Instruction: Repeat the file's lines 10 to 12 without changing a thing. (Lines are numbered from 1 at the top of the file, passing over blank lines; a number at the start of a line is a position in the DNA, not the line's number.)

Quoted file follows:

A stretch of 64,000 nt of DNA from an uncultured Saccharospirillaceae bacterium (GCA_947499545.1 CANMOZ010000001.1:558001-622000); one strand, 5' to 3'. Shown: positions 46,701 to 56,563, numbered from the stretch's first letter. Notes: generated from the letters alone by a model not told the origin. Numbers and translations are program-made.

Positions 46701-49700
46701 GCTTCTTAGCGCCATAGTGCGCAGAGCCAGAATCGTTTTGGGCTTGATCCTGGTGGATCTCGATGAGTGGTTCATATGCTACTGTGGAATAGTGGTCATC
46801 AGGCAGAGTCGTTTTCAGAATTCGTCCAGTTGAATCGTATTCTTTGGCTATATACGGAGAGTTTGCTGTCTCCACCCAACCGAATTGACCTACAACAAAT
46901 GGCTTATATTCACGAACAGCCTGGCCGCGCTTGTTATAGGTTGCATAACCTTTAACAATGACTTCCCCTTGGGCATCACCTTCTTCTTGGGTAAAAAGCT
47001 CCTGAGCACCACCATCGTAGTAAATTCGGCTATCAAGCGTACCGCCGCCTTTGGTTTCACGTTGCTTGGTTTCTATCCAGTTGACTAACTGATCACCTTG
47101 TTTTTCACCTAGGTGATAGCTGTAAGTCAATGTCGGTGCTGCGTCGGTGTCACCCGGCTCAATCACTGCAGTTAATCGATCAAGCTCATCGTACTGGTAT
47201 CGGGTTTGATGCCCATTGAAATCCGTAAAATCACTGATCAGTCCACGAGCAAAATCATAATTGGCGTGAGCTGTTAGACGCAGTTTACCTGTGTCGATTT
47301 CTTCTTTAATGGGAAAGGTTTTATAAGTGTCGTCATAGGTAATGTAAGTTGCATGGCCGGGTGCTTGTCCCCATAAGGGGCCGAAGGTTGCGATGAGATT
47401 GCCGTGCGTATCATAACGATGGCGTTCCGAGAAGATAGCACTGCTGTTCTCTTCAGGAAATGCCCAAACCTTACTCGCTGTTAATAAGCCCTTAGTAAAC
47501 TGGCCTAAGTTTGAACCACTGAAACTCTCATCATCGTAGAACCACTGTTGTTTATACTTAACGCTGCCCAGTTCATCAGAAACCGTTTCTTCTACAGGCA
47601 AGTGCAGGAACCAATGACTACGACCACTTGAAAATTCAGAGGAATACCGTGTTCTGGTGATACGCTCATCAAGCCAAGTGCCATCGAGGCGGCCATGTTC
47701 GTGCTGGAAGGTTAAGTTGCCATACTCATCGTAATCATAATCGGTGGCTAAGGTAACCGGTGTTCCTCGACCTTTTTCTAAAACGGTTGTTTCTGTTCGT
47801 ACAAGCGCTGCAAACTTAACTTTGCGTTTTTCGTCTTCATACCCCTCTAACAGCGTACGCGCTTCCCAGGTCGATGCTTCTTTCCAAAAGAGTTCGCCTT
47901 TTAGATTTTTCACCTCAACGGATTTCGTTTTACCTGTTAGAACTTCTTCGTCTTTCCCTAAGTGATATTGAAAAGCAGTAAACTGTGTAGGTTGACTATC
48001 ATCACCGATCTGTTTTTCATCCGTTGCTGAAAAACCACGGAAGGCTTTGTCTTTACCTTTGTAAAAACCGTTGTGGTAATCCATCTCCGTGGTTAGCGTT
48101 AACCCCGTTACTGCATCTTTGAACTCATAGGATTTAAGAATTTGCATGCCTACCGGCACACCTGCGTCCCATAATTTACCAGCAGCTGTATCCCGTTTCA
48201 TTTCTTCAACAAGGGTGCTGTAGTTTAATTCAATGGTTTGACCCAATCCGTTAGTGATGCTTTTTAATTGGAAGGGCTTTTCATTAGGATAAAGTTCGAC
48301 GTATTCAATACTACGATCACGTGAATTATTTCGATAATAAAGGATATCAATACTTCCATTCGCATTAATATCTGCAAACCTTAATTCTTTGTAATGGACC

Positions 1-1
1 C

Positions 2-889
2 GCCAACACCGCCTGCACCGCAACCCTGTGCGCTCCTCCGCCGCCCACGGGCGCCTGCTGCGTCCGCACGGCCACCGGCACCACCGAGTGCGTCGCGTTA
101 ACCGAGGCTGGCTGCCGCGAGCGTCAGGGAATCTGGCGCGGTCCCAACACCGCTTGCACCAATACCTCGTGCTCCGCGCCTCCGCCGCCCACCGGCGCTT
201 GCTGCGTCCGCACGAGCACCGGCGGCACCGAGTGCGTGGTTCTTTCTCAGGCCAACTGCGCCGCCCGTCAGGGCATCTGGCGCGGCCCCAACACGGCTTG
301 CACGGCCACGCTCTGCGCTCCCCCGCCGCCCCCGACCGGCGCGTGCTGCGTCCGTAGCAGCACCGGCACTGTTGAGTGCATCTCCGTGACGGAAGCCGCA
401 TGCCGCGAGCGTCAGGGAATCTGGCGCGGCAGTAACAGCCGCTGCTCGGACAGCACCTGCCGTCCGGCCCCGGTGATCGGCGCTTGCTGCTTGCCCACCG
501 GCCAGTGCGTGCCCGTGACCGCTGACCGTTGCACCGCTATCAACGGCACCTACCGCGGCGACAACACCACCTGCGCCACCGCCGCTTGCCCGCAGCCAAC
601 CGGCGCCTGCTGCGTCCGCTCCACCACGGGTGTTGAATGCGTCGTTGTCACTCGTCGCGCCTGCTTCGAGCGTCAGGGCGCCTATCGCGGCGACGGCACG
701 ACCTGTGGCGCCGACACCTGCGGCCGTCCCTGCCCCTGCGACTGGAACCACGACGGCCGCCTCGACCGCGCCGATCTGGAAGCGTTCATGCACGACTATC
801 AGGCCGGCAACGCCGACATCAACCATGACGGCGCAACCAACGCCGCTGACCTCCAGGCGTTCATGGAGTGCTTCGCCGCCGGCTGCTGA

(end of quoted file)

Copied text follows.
47401 GCCGTGCGTATCATAACGATGGCGTTCCGAGAAGATAGCACTGCTGTTCTCTTCAGGAAATGCCCAAACCTTACTCGCTGTTAATAAGCCCTTAGTAAAC
47501 TGGCCTAAGTTTGAACCACTGAAACTCTCATCATCGTAGAACCACTGTTGTTTATACTTAACGCTGCCCAGTTCATCAGAAACCGTTTCTTCTACAGGCA
47601 AGTGCAGGAACCAATGACTACGACCACTTGAAAATTCAGAGGAATACCGTGTTCTGGTGATACGCTCATCAAGCCAAGTGCCATCGAGGCGGCCATGTTC